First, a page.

I should explain what I mean. Think of it this way. I subscribe to the view, common on the right, that environmentalism often serves as a kind of secular religion. I don’t think it’s true of every environmentalist or climate change alarmist. But if you don’t think it’s true of any environmentalist, you should consider the fact that many environmentalists admit as much. But my point is about the environmentalists who don’t admit it—to themselves. Self-awareness is indispensable to seeing the lines between what you want to be true and what is actually true. Overly impassioned environmentalists who think they are cold-eyed realists are often blind to such lines. The same can be said for all sorts of secular faiths, from Marxism to nationalism to various forms of intersectionality. Zealots of totalizing visions of life or the universe almost by definition are blind to the limits of their worldview.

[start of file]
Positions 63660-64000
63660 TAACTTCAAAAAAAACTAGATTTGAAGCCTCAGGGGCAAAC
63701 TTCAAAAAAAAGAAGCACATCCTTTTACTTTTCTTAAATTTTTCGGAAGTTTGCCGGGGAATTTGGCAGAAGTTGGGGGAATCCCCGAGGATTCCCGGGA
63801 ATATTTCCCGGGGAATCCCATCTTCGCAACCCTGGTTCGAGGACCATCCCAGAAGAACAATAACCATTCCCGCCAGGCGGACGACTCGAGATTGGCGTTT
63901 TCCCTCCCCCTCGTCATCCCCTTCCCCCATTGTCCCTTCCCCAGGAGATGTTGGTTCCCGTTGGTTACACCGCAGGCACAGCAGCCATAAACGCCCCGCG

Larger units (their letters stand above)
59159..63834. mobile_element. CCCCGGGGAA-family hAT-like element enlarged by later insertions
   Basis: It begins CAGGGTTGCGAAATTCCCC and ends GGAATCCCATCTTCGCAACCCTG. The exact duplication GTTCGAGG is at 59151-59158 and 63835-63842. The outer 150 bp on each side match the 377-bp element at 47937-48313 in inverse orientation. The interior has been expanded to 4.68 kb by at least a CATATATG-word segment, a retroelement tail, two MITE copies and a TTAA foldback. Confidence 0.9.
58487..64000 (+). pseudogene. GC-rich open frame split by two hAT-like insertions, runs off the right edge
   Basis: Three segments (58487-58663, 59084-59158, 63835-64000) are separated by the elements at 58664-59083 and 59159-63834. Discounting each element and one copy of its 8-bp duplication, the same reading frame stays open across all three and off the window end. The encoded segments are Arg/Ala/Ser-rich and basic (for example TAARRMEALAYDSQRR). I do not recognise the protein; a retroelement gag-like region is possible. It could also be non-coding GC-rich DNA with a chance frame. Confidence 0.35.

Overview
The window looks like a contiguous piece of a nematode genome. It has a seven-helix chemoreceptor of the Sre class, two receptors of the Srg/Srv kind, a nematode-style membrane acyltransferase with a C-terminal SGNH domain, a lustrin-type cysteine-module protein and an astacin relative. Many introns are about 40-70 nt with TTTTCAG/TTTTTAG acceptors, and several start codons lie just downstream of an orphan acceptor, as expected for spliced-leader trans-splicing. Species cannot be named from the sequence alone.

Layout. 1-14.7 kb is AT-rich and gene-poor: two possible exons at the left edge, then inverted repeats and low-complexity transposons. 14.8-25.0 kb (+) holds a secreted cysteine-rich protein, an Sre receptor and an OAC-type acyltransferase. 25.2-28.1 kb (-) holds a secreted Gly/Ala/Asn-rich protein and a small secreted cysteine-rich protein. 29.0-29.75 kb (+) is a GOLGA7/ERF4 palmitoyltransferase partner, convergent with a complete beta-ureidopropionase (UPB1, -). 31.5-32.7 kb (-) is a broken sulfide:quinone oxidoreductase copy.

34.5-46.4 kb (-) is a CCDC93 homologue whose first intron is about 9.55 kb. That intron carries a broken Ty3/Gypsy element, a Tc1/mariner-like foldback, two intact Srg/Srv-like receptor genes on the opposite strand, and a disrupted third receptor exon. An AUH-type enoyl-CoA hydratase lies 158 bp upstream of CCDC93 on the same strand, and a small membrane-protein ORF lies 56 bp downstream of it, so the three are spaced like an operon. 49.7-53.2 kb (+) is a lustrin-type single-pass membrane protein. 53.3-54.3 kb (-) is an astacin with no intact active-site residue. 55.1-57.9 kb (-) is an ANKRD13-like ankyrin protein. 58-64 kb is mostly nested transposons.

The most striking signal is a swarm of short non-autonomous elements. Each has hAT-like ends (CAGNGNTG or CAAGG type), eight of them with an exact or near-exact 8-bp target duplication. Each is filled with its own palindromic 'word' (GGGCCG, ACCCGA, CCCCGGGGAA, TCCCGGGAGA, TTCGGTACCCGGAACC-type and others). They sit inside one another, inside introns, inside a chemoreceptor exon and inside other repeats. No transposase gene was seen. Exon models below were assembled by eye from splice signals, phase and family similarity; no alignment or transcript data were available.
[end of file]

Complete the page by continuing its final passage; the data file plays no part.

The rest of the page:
Just as the conspiracy theorist rejects a priori the possibility of coincidence, the zealot cannot comprehend that any important facts can contradict his or her theory of everything. The Marxists and critical theorists insist that the dissent of the working class from their program is proof that the working class is so oppressed by the system that it cannot see its own interests. For the environmental zealot, drought is proof of climate change and so is heavy rain. I am fascinated by the anti-Israel fanatics of the far left who are convinced that the fight against Zionism is the fight for queer rights. But search “Zionist” and “queer” on Twitter or Google and strap in.